First Person: Sales Success Means Focusing on Your Ideal Customer Profile

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One of the most challenging things I have to get across to clients is the critical nature of the ideal customer profile. In part that's because most of us in sales or as small business owners and managers want to believe that what we have is valuable to everyone so let's advertise to everyone and let's call on everyone. As a smart marketer, however, you narrow your focus to those most likely to buy. After all, sales success means focusing on your ideal customer profile.

At one time in frontier America there weren't discount warehouse stores, retail megastores and the Internet. In fact, back then if you were lucky, you lived within a few hours ride of a general store. When a peddler came through with his wagon, it was exciting. You could buy what he had on the wagon right then and there. Of course you could also put in a special order then wait weeks or months for him to return with it. In other words, your choices were limited so you listened to his spiel about whatever he wanted to sell.

Now Prospects Ignore What Has No Meaning for Them

Today, we're busier than ever so we tune out messages that have no appeal or interest. For instance, I tend to replace my car every three years or so. My tires at the end of that time have lots of tread left on them. And I live in Southern California so I don't need snow tires. I lack an interest in off-roading or any activity that needs special tires. Because of this profile, I ignore any ads, flyers, TV commercial, radio spots or Internet messages about tire sales.

As a Small Business Owner, I Looked for Vendors Who Provided Both Parts and Support

When I had my printer maintenance company, however, I had very specific needs and we actively sought out people who had what we needed. For instance, we serviced every type of line printer we could get a service call for or a contract on. Line printers are those heavy duty printers used in major corporations to print reports. Some can print a whole sheet of wide report paper that was 60 lines deep in a few seconds.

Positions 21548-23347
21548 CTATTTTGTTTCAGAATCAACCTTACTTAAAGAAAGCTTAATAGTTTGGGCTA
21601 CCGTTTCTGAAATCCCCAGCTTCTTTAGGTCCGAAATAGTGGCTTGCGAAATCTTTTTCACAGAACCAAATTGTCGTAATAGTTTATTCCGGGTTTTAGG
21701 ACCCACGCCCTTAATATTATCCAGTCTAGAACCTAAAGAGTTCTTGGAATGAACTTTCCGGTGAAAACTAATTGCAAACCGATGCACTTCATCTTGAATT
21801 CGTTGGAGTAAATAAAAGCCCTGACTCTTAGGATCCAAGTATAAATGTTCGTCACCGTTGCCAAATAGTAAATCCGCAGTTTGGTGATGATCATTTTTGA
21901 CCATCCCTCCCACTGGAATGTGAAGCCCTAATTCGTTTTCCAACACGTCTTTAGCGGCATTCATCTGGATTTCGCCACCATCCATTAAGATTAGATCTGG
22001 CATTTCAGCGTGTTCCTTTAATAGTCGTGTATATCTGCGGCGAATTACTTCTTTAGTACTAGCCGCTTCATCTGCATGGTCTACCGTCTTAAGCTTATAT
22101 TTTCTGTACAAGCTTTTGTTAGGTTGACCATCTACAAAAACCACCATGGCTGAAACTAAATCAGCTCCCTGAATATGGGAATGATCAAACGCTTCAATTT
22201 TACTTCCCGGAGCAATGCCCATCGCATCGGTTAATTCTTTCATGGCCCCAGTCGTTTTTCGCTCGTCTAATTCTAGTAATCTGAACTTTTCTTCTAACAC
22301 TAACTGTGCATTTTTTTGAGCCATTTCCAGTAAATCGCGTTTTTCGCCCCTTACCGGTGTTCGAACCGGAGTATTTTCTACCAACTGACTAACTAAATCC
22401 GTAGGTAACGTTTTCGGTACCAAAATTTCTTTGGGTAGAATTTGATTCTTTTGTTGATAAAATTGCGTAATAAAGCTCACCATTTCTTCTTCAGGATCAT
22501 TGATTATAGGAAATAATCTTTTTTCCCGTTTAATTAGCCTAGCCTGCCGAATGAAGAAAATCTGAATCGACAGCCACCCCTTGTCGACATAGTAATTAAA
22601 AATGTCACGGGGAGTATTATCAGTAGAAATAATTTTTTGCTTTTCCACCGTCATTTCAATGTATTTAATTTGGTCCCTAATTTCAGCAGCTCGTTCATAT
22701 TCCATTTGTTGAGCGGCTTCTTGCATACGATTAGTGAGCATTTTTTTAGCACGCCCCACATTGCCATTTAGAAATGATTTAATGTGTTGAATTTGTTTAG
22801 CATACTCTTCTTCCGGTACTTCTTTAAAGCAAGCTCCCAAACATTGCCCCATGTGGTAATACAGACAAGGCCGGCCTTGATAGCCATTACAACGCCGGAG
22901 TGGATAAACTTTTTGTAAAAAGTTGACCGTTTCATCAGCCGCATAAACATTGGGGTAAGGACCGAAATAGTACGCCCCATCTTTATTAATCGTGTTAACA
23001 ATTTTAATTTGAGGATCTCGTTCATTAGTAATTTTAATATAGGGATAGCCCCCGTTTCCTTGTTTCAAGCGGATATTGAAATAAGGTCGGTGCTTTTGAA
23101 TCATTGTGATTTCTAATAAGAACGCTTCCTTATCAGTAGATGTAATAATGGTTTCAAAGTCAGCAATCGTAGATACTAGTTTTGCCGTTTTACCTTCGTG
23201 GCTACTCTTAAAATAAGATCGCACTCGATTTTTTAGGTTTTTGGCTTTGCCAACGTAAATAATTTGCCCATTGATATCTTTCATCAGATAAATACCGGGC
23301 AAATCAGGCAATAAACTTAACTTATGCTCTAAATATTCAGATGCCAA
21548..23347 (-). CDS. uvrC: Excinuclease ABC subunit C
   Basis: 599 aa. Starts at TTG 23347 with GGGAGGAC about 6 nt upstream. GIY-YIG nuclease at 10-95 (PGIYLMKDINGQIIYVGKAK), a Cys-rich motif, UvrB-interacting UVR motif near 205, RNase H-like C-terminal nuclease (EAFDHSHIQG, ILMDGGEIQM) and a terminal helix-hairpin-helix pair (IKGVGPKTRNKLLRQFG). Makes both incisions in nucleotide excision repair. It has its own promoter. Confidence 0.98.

If you knew how to fix one, you were in good shape to fix another brand, another model. The problem was that every brand, every model, had its own unique problems. We could spend hours and hundreds of dollars replacing every part on the printer in order to fix it eventually. However, our contracts were priced tightly enough to be attractive to our customers so that approach would have sucked up all of our profit and left us in the hole.

Instead, we searched the Internet for parts suppliers who had printer support for us. They could answer our questions and tell us the most likely parts needed and how to replace them. Generally they were right the first time so we only had to order what they recommended and the next day we would have our customer's printer up and running.

Their Support Was Worth a Premium Despite Our Desire to Keep Costs Down

Because of this higher level of service, we would pay these vendors more for the expertise which we counted on. As a small business, we had to managed costs and expenses carefully so we would still negotiate the best price we could. Nevertheless, their advice saved us time and money elsewhere and enabled us to give better service. The value of the part was worth their premium price.

The point of all this is that the smart marketer narrows his focus to those most likely to buy. As a small business doing printer maintenance, we had a need for more than just parts. We frequently had an even greater need for expertise and advice from vendors we could trust. Most of the vendors we chose specialized in certain brands. Regardless, they understood sales success means focusing on your ideal customer profile and concentrating on filling specific needs. We found them because their websites spoke to what we needed. As a result, they made more profit than the average parts shop.

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